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Daniel Lee: “A Sleepy English Village and a North African Jew: An Unlikely Story of French Resistance during World War Two”
February 15, 2018 @ 12:00 pm - 1:30 pm
| Humanities 1, Room 210 | Free
The story of the Free French who rallied to Charles de Gaulle in London following the fall of France in June 1940 is well-known. But until now, historians have ignored the experiences of men and women from France and the French Empire who were not sympathetic to De Gaulle and the Free French, but who nonetheless fought in Britain for the allied cause. In the same vein, existing scholarship has not explored how North African Jews, persecuted by Vichy antisemitic laws, sought to re-integrate into the new structures that emerged following the allied liberation of North Africa in November 1942. This talk will re-examine these dual phenomena through the unlikely lens of the village of Elvington in Yorkshire and the diary of a North African Jewish airman stationed there, whose story reveals a new Sephardi perspective on World War Two.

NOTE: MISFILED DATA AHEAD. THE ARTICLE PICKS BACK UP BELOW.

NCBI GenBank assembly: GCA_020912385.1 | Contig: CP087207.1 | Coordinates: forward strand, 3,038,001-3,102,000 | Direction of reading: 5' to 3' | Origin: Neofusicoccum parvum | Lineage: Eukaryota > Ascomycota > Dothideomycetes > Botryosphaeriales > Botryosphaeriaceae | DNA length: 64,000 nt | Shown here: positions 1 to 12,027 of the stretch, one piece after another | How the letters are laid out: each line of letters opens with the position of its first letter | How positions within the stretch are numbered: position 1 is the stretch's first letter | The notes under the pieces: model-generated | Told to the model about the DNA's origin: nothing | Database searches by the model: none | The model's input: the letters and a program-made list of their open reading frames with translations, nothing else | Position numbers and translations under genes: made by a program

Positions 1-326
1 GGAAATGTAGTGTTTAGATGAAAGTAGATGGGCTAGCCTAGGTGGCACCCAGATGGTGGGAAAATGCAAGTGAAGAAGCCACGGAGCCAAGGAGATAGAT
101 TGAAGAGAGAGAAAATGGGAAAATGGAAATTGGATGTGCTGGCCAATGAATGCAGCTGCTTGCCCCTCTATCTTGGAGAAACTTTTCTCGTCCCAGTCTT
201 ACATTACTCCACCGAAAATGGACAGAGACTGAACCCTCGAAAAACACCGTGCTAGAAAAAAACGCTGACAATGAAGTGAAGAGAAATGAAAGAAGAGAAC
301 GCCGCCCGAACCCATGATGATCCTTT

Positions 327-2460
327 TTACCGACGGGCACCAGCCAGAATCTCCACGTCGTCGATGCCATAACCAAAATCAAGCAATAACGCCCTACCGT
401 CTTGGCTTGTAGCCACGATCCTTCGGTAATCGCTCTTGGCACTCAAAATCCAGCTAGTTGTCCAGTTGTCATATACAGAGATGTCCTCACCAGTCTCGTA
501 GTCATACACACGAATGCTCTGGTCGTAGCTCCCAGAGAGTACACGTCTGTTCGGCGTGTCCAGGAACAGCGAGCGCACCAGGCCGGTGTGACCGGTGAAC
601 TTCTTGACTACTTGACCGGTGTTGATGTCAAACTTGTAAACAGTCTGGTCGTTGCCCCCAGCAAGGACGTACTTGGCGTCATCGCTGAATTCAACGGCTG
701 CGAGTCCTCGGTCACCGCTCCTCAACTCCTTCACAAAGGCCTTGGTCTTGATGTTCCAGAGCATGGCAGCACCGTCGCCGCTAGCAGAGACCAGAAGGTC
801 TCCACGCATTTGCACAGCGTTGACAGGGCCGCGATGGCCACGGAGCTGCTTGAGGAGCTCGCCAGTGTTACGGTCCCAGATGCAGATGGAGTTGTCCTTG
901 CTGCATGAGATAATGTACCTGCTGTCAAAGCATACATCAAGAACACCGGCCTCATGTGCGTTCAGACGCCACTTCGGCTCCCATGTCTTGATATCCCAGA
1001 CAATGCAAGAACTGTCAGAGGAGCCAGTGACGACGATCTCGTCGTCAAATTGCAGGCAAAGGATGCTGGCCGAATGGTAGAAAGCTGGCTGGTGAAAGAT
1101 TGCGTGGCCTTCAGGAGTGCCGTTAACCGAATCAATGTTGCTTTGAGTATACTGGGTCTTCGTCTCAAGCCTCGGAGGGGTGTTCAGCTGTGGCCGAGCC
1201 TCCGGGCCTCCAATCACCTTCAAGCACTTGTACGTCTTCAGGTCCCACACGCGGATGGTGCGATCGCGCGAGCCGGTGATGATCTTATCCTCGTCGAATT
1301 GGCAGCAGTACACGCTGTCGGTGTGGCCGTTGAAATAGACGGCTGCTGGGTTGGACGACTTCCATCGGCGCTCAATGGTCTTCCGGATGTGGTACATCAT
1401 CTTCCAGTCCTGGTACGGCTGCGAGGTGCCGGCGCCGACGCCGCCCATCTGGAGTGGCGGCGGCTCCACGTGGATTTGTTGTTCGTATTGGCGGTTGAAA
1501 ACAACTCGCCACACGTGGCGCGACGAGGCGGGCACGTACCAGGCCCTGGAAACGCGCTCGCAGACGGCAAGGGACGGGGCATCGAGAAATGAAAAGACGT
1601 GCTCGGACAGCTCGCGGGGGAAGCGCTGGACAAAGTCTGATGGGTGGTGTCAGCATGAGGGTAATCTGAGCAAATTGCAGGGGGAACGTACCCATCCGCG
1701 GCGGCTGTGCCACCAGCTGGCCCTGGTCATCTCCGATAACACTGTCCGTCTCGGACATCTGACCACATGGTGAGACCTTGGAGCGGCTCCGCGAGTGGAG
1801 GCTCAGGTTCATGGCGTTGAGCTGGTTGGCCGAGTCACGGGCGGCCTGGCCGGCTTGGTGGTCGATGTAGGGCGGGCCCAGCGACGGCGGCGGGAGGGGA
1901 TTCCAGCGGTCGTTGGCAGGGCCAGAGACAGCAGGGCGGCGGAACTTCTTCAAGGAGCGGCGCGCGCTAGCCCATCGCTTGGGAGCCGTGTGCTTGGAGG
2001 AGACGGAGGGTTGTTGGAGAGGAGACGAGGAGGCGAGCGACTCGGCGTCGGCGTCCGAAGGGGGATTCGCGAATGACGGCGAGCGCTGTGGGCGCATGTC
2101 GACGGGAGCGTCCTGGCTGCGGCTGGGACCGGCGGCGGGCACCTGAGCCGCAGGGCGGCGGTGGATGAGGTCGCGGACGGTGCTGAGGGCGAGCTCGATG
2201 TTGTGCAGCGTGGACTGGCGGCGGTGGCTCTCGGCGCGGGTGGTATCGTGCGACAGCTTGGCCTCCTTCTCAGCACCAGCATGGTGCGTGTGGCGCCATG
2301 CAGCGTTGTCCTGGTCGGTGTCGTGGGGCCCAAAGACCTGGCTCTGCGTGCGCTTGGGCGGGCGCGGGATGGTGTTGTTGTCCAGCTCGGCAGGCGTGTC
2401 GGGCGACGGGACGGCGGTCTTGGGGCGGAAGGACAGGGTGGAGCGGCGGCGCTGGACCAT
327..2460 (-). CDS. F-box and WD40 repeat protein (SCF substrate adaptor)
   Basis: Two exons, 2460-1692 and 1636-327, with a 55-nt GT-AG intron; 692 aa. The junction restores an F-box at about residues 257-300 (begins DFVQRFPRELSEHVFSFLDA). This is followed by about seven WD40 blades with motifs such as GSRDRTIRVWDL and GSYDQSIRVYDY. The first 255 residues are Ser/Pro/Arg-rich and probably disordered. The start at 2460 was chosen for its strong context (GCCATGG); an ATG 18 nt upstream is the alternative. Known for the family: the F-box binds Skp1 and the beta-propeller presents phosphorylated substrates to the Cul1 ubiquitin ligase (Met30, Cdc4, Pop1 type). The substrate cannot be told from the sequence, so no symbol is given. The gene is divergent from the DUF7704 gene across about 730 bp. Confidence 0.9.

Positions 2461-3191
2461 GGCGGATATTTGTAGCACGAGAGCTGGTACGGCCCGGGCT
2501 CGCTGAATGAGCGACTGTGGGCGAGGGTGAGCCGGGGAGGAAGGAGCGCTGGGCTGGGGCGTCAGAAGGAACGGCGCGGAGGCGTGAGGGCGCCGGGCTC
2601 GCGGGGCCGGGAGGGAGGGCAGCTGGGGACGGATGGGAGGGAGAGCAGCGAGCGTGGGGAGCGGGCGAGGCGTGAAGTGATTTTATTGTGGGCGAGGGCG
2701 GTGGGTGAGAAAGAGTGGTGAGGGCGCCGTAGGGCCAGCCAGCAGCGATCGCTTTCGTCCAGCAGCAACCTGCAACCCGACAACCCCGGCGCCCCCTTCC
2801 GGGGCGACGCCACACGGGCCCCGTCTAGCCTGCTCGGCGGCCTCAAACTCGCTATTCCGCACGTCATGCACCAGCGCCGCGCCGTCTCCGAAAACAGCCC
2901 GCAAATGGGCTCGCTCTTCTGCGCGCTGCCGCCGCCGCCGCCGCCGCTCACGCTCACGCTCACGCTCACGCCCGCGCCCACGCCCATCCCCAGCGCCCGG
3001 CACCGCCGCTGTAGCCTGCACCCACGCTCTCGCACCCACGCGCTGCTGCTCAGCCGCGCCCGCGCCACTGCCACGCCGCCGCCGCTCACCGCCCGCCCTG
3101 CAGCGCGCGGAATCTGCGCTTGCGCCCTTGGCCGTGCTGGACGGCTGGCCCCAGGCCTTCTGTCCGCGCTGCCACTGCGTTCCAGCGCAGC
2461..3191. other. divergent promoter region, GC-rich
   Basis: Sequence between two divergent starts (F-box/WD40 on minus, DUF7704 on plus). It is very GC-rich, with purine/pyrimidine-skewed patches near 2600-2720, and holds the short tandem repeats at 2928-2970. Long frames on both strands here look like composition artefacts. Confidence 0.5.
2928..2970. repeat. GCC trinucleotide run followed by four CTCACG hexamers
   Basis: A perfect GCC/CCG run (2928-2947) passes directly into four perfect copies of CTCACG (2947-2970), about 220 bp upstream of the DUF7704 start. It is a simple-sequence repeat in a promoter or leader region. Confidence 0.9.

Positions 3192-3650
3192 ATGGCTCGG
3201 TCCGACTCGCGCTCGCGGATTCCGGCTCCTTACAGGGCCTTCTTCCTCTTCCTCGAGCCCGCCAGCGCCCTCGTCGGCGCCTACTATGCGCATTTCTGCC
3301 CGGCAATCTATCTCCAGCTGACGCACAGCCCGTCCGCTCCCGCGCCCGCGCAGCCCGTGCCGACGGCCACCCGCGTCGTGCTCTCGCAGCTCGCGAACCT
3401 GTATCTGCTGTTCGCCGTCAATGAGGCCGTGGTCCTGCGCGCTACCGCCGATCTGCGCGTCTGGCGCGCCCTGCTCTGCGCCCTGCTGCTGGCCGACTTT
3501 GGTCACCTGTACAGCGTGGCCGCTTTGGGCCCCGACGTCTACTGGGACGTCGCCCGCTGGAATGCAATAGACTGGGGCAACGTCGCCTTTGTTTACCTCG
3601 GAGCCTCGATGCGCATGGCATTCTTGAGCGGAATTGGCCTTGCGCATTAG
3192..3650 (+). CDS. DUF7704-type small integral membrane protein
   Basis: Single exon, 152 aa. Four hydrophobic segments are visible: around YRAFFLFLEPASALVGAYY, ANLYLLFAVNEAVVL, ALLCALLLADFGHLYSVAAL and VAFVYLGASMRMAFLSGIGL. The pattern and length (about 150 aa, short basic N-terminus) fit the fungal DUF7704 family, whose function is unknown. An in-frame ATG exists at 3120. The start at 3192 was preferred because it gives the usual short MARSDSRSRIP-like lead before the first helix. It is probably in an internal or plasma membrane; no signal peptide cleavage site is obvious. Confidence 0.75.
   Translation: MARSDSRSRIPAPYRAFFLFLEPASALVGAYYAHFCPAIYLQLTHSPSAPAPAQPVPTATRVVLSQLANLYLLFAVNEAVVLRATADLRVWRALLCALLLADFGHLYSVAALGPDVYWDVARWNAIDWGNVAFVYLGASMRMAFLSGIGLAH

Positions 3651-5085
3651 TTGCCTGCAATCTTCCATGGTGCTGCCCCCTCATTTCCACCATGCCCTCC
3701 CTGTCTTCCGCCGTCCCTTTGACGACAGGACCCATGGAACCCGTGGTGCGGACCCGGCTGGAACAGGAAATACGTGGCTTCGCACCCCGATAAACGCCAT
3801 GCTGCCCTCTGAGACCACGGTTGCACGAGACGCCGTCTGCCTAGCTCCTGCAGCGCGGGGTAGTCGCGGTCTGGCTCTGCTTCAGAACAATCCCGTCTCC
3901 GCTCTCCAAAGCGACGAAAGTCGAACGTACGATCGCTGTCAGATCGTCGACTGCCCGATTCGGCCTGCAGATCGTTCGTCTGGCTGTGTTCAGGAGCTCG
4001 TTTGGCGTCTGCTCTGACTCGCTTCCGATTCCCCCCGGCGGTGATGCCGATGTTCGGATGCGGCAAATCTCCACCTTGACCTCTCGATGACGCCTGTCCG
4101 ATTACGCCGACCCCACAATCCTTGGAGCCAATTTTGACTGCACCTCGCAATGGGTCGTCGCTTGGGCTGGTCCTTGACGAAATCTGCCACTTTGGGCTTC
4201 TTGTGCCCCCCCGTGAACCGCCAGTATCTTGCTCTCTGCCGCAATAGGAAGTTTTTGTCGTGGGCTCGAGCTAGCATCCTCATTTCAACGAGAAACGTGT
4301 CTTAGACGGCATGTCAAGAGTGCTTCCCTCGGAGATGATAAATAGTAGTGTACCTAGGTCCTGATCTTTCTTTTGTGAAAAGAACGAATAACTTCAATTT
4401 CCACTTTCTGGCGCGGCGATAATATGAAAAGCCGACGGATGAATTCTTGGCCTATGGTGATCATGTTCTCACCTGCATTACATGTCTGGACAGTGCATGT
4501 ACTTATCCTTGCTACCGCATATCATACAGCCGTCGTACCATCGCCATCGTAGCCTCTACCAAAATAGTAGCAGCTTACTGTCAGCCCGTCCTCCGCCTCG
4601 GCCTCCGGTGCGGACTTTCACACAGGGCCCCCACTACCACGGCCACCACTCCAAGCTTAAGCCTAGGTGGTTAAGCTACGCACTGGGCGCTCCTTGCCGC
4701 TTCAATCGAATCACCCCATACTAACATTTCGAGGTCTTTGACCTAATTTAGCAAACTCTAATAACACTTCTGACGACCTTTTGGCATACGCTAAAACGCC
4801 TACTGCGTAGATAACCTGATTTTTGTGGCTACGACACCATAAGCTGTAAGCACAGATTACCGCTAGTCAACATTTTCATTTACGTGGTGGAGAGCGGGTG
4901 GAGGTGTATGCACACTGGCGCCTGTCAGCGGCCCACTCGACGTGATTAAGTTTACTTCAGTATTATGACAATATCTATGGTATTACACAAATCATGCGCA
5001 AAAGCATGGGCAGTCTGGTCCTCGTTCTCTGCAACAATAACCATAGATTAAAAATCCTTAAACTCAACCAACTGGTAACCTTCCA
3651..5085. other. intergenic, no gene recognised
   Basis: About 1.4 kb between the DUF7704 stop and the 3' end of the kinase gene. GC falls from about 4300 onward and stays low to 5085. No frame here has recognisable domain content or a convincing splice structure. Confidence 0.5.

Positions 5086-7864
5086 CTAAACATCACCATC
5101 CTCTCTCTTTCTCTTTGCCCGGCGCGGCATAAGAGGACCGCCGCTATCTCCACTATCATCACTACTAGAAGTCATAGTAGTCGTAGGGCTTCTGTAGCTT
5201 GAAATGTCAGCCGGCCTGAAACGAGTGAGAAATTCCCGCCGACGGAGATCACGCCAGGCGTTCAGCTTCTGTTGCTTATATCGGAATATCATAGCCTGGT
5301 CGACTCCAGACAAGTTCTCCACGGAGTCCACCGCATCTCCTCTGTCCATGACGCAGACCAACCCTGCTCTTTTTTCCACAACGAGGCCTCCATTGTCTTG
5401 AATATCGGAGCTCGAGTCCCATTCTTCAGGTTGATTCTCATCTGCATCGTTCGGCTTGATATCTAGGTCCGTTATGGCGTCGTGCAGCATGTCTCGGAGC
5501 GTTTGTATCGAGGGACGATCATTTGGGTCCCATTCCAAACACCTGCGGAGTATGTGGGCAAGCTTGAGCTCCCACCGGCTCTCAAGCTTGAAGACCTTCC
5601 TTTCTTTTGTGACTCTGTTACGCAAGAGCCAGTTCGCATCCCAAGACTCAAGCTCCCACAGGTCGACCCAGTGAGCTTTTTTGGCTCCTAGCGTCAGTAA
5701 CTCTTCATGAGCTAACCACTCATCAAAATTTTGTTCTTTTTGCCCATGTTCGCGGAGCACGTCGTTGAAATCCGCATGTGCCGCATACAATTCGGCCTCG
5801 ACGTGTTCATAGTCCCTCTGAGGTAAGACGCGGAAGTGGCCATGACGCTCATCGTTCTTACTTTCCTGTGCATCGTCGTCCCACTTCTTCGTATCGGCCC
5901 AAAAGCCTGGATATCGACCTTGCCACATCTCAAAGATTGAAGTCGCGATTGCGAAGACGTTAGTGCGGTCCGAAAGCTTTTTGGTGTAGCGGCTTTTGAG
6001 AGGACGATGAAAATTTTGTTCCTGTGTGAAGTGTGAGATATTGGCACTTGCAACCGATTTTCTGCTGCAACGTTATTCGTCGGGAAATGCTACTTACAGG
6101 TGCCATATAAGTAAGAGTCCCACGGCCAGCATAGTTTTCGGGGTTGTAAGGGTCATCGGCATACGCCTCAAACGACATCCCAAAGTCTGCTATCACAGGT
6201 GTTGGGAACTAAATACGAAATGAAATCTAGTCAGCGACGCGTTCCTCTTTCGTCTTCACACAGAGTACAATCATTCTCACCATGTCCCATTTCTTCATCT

Daniel Lee is a Vice-Chancellor’s Fellow in the Department of History at the University of Sheffield. Before joining Sheffield in 2015, Lee was a British Academy postdoctoral fellow at Brasenose College, Oxford. His first book, Pétain’s Jewish Children: French Jewish Youth and the Vichy Regime, 1940–1942 was published with Oxford University Press in 2014. He has held fellowships at the Institute of Historical Research, the European University Institute, Yad Vashem and the United States Holocaust Memorial Museum. As a BBC Radio 3 New Generation Thinker, Lee is a regular broadcaster on radio.